The US Environmental Protection Agency has set up additional radiation detectors around the country. A team of scientists at the Lawrence Livermore National Laboratory near San Francisco is tracking the results and preparing models based on radiation and meteorological data.
“The models show what happens if the situation gets worse, if the winds change, or if it rains, to predict what could happen.” Damien LaVera, a National Nuclear Security Administration spokesman said.
The NRC has declared a 50-mile (80-kilometre) exclusion zone around the Japanese nuclear plant at Fukushima, and both the US and the British governments have advised their citizens to evacuate this zone. It is four times the size of the area evacuated by the Japanese government, which has ordered residents within 12 miles (20 kilometres) of the plant to evacuate and those within 18 miles (30 kilometres) to remain indoors.
While hazardous levels of radiation are currently limited to the site itself, there is no guarantee that this will remain the case. Improvised and desperate efforts to cool the reactors and spent fuel rods continued yesterday, with Japanese Self-Defence Force units spraying water at reactor 3 for about 40 minutes. The defence ministry reported that six specially equipped fire engines rotated one by one to minimise radiation exposure while carrying out the operation. An estimated 50 tonnes of water was discharged—according to some experts, the amount of liquid needed every day for each reactor to prevent overheating.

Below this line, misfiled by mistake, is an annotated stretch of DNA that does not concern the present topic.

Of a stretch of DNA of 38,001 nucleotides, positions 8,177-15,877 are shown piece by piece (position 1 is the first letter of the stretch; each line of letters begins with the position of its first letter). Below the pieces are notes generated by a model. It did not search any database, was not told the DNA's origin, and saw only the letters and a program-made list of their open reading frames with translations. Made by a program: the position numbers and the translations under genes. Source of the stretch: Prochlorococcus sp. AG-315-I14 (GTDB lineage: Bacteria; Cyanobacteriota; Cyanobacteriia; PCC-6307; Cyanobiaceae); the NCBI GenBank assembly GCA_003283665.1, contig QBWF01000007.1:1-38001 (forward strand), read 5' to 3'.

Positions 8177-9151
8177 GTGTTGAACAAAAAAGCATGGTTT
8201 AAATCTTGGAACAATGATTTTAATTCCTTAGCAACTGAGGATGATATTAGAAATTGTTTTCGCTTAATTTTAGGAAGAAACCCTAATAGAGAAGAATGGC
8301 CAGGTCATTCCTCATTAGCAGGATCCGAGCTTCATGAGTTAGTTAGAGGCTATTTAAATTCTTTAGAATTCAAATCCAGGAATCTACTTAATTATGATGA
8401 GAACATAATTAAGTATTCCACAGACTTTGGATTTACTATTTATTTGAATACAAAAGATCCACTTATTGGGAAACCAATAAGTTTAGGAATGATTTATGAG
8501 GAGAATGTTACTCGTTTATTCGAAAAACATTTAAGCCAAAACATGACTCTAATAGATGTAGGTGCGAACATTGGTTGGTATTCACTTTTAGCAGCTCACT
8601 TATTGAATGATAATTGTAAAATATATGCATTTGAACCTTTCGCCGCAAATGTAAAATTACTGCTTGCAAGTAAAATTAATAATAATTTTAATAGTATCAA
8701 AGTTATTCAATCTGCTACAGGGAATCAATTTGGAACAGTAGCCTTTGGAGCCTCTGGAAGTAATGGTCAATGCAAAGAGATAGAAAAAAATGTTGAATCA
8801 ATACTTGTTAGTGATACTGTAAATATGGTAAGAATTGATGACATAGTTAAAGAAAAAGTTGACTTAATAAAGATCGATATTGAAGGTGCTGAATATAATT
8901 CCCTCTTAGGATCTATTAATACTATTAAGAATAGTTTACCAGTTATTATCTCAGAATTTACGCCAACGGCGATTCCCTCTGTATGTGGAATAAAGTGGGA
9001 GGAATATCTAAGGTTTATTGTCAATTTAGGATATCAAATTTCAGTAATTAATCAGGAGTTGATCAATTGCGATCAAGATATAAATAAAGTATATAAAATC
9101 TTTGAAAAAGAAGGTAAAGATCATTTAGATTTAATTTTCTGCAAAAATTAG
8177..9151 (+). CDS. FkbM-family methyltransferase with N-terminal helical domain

The US has stepped up its surveillance over Fukushima, with drones and U-2 spy planes reportedly being diverted from the Korean peninsula to fly over the affected area. An unnamed Obama administration official told the Wall Street Journal the move was a response to mounting dissatisfaction with the official announcements from Tokyo. “There is a simmering amount of frustration about the speed and accuracy of information flowing from the Japanese government,” he said.
Yukiya Amano, head of the UN’s International Atomic Energy Agency (IAEA), met with Japanese Prime Minister Naoto Kan yesterday and reportedly urged him to “provide more detailed information”. Amano is scheduled to brief the IAEA board on the situation in Vienna on Monday.